It’s exciting to see more and more families choosing to raise backyard chickens. Chickens are a great way to get your family involved in producing your own food because they’re easy to care for and have surprisingly wonderful personalities. That said, there’s more to keeping chickens than providing them with good food, water, and housing. Chickens that are kept active and busy are chickens that are healthy and happy, creating less work and more enjoyment for you. Here are a few ways you can keep your chickens engaged even if you have a small backyard.
For some reason, chickens love to hop up and walk on stumps. As stumps rot, they're also an excellent place for chickens to find bugs — one of their favorite snacks. Including a few stumps in the chicken run or using them to border a path is a great way to keep your chickens busy.
While chickens are often seen as farmyard animals, they’re actually a forest-dwelling species. Just like their closest living ancestors, jungle fowl, chickens love to hang out underbrush and bushes. You can plant trees or shrubs in their run — just be sure to protect the base of each plants as chickens tend to scratch and dig up roots. Alternatively, you can use dead material like old Christmas trees or branches from pruning your trees to create a little chicken fort.
Compost in the Chicken Yard
Placing your compost pile in your chicken yard can be a great way to keep chickens entertained and lower your feed bill. The chickens will help you make compost even faster by turning the compost over as they look for insects. They’ll also contribute their manure. To keep the chickens from spreading compost across the entire yard, place your compost within a fence or bin that the chickens can easily hop into but not push material out of.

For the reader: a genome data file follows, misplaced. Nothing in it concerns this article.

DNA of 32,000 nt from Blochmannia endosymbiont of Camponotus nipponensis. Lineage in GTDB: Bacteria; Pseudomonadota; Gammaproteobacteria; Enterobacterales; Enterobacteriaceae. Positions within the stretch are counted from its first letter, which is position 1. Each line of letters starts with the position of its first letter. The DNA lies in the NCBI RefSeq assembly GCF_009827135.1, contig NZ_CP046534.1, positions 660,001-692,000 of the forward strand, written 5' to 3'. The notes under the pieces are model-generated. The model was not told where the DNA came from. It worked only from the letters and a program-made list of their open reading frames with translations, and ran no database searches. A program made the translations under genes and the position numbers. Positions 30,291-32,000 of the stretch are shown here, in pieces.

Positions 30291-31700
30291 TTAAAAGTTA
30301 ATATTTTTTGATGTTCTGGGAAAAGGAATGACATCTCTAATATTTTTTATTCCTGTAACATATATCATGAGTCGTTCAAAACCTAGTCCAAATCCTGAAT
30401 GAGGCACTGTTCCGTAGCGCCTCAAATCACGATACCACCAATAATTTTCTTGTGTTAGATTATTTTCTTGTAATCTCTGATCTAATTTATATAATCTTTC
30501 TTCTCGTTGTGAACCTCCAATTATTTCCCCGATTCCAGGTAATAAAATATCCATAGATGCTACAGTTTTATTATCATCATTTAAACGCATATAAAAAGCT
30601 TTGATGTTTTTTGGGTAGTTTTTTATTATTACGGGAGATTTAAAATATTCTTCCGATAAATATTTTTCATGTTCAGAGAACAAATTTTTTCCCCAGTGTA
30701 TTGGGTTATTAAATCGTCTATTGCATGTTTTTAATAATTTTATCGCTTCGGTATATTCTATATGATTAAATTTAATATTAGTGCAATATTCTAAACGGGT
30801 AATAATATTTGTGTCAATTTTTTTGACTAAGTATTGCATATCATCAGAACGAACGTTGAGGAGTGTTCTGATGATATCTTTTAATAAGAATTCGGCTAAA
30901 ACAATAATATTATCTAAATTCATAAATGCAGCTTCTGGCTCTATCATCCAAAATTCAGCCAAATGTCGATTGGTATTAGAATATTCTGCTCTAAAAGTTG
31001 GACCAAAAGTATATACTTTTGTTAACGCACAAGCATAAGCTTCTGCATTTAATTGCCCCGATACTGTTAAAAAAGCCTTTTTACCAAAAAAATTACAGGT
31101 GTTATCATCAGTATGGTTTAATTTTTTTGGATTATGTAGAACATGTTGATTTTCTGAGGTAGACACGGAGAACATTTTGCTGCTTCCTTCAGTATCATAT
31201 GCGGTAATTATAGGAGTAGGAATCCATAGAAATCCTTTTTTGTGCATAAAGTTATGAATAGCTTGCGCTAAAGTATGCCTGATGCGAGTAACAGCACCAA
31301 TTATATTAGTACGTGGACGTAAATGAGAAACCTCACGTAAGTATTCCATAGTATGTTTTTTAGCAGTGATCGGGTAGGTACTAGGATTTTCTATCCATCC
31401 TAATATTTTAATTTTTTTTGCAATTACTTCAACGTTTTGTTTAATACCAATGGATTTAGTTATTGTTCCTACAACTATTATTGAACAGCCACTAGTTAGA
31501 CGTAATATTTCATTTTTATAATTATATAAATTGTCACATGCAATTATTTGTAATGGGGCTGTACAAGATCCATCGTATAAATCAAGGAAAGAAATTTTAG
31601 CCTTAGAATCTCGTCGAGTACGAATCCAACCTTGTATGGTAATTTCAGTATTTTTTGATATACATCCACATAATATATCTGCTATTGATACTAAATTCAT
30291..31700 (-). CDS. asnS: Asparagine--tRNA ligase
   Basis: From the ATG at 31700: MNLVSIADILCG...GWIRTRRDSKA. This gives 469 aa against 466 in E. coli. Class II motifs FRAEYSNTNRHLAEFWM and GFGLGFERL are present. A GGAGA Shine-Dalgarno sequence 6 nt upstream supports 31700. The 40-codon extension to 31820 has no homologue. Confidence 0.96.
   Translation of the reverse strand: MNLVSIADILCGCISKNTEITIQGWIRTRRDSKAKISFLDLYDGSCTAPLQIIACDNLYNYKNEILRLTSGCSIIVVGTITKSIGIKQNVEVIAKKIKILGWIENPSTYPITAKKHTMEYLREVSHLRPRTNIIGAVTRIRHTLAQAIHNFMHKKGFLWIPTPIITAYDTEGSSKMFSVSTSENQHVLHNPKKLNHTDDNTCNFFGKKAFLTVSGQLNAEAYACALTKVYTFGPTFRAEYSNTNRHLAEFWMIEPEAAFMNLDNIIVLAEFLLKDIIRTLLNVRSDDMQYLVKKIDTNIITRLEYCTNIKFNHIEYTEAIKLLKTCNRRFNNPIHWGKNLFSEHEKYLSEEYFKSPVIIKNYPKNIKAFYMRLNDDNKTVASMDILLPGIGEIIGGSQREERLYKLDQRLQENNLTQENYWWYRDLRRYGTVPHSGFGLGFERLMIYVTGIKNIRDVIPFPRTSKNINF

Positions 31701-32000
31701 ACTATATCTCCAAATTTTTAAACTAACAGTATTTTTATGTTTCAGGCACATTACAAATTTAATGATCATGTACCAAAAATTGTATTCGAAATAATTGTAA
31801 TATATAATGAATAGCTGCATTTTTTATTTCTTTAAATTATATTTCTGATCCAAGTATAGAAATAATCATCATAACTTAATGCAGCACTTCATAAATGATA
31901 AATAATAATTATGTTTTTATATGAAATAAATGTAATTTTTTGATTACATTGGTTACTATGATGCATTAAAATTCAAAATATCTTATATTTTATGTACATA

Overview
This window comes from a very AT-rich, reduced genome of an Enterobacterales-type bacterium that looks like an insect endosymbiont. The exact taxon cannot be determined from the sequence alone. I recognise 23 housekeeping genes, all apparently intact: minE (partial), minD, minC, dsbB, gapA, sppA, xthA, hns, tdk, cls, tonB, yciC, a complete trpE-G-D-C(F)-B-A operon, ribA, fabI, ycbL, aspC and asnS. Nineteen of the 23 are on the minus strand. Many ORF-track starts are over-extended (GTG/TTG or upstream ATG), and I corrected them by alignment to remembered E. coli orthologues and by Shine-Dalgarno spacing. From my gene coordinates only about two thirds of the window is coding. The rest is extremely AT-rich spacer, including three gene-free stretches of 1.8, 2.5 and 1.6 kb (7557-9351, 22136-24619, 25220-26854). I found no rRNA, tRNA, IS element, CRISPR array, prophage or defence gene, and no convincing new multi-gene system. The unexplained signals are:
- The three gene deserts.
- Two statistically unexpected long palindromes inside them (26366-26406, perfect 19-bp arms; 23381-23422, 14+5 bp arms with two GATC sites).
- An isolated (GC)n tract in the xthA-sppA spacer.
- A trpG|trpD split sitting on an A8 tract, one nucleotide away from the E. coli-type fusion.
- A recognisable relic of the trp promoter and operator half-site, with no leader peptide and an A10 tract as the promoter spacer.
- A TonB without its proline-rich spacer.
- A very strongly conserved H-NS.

Hang a Chicken Swing
It may sound a bit odd, but chickens love to perch on things and will in fact perch on swings. You can make a simple swing with just a bit of rope and a branch. Just wait — you’ll have as much fun watching the chickens on the swing as they’ll have swinging.
Just like other animals, chickens love treats. Great treat options include cooked oatmeal, greens like kale and spinach, pumpkin, and scratch grains. You can also occasionally hang things like heads of cabbage or suet blocks in their run for the chickens to peck.
If you don’t have a large enough property to offer your chickens a constant supply of fresh grass, you might consider growing fodder. Fodder is simply trays of sprouted seeds. Depending on the variety, such as barley, you’ll need to soak the seeds and then continue to rinse them and keep them moist for several days before they sprout. Growing fodder is also a great winter activity to bring some green to your home and your chickens!
Create Dust Baths
Dust baths are even more important than other chicken “toys.” Through dust bathing, chickens clean their feathers and keep themselves free from external parasites like mites. A dust bath doesn’t need to be anything special — just a spot where your chickens can always access dry dirt. Some people fill old tires, containers, or even a circle of logs or rocks within the coop or run.
Build a Run
Chickens need space to move. Even if you have a small backyard or don’t want to deal with chicken manure throughout the backyard, if you’re going to keep chickens, you need to provide them with space. Having space to explore, fresh grass available, and insects to eat will help you keep your flock healthy.
You can find more information on how to care for your backyard chickens with this note on biosecurity. Or come visit Homestead Gardens to speak with an expert